“Too often, survivors of human trafficking are either excluded from the anti-trafficking movement or are only included to share their individual traumatic stories. The community created in the National Survivor Network (NSN) allows us to go beyond our own background to advocate for a broader, more inclusive range of survivor experiences. As we advocate for policy change at the federal, state and local level, we are able to represent not just our individual history, but the experience of countless survivors.”
–Deborah Pembrook, NSN Speaker’s Bureau/ Consultant Certification Chair
Members of the National Survivor Network (NSN) have become inﬂuential advocates. The impact of our voices has led to stronger legislative policies and greater public awareness. Every year, members of the NSN identify key pieces of federal legislation that they believe are most important to the prevention of human trafﬁcking and the protection of human trafficking victims.
TSRA is a federal law to vacate and expunge the criminal arrests and convictions of individuals who are victims of trafficking. This bill will allow survivors to move beyond the federal crimes they were forced into committing while victims of trafficking. It will give court a process to determine and grant vacatur for those crimes directly related to their trafficking victimization.
NSN will champion the passage of TSRA at the federal level in order to help establish the gold standard for states to model their own vacatur laws after. There are many states with very limited vacatur laws that do not give the full scope of crimes victims are forced into committing by their traffickers.
In 2015 the President signed into law the Survivors of Human Trafficking Empowerment Act (Sec. 115 of Public Law 114-22). This Act established the United States Advisory Council on Human Trafficking, which s provides advice and recommendations to the Senior Policy Operating Group and the President’s Task Force to Monitor and Combat Trafficking in Persons.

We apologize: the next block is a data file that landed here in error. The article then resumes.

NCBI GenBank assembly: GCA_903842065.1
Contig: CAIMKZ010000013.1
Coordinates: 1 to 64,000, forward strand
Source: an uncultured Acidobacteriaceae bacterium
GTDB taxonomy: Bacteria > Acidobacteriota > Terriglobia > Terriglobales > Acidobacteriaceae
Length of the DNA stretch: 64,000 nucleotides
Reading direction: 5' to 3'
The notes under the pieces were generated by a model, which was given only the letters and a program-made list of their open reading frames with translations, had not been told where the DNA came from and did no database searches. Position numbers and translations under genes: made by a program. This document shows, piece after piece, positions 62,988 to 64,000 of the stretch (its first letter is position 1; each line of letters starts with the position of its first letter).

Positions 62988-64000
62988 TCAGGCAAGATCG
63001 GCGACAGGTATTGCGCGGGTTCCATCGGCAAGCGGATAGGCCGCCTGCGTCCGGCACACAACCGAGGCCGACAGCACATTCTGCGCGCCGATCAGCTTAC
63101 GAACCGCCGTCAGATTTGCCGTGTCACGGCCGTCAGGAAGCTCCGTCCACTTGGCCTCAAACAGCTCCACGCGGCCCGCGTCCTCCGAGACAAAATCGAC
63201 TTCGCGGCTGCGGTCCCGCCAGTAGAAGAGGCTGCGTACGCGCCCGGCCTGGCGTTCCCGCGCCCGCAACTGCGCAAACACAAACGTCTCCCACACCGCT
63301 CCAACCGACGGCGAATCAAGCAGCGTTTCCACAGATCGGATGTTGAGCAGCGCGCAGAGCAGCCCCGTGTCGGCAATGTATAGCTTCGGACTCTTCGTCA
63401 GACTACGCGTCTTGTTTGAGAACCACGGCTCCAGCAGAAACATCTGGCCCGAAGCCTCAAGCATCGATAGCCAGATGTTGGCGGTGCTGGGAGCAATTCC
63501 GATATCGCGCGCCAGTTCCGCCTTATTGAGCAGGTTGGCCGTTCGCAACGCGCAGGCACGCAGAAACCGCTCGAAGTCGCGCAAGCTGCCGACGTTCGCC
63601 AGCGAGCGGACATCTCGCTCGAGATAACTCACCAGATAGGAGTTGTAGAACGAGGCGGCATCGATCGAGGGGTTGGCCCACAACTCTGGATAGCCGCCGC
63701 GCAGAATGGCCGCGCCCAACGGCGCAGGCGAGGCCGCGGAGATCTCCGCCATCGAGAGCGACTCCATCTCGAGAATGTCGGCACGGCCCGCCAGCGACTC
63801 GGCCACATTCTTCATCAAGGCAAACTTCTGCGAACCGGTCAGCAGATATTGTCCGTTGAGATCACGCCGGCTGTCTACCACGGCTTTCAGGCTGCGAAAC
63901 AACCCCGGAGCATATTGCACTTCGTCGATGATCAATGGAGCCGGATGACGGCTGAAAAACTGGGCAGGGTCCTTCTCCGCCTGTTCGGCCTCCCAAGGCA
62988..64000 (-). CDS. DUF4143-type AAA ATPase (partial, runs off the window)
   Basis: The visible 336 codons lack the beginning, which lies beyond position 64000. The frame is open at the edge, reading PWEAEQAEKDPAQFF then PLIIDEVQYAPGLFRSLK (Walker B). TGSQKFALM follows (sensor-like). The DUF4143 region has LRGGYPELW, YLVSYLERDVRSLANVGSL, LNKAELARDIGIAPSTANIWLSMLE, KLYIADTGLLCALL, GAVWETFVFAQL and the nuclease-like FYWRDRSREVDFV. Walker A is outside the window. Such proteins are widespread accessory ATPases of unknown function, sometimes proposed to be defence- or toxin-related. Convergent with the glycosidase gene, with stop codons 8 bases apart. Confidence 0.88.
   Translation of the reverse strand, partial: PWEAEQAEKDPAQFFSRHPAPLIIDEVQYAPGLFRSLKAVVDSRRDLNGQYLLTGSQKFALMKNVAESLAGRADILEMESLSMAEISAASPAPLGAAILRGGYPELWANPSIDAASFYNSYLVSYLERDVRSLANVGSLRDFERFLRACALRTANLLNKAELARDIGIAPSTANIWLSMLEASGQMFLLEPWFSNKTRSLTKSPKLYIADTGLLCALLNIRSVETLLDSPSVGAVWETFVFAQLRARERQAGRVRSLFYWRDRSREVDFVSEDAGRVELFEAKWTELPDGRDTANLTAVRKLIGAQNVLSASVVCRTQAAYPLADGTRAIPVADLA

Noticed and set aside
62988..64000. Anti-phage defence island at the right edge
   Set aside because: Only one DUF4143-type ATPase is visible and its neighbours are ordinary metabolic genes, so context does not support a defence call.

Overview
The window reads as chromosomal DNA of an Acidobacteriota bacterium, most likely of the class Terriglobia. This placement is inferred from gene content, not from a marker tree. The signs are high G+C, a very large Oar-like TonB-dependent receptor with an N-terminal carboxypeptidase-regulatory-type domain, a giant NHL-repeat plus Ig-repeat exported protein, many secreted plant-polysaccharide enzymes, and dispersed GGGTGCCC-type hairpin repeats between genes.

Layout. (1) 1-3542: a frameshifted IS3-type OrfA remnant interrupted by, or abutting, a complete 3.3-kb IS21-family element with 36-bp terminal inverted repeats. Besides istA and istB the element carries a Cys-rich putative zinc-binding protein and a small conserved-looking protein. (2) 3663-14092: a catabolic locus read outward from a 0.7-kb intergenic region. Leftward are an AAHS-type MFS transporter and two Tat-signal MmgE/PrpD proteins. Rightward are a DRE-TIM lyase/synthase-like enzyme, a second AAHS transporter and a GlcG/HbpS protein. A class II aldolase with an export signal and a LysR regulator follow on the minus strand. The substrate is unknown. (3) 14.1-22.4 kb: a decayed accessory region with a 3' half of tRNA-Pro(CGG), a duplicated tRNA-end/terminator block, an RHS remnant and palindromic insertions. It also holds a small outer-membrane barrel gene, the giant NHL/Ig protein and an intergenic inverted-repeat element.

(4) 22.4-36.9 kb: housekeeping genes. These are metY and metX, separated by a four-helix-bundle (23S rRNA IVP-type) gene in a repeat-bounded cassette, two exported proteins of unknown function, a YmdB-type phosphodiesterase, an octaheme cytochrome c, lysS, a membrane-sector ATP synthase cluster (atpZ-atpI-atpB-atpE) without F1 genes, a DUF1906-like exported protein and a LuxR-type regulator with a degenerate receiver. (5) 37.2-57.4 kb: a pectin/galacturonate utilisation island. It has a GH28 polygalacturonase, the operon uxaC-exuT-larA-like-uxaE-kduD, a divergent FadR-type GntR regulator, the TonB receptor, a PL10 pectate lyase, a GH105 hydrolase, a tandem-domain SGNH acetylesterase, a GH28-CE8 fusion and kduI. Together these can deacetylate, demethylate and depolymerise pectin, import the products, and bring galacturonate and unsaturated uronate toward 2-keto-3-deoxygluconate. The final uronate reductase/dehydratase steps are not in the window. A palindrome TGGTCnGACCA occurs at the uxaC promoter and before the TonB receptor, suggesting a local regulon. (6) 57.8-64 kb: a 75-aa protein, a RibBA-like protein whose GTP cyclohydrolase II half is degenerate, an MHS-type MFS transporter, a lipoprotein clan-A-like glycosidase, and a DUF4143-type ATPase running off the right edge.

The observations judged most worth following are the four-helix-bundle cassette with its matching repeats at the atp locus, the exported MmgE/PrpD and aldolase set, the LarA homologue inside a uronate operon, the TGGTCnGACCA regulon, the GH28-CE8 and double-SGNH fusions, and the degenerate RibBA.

NSN Priorities for continuing to assist the Council are to work on removing the sunset clause, allowing the council to become a permanent part of the Anti-Trafficking efforts of the government. To remove the language that is a barrier to paying the council for the time and expertise. As well as add language that authorizes funding for the council to compensate time, travel, and any materials required in the general operations and creation of the annual report.
We also continue to engage with the Department of State and the White House on the appointment of additional council members—as only 11 have been appointed but 14 members are eligible.
In 2013, the US government finalized its five year strategic action plan to improve government coordination to prevent, identify and serve survivors of human trafficking. This strategic plan is a available for review below.
In 2017 the NSN will focus on ensuring the Department of HHS is effectively fulfilling its commitments in this long-term plan from a survivor-informed perspective. As well as offering our services to them for the continuation of this endeavor.
The TVPRA of 2013 required the US government to begin showing videos to educate all temporary workers entering the United States on the risk of human trafficking and provide information about how to reach out for help. The video produced under this mandate is available for viewing by clicking the button below.
In 2017 the NSN will work with the Department of State to ensure the video and other information provided to those entering the United States is accessible and survivor informed. To overcome some general assumptions on language use, as well as barriers that have been identified by survivors of trafficking with the current video and brochure.
Founder of Willoway; Field Trainer at Truckers against Trafficking
Founder/President, Identifiable Me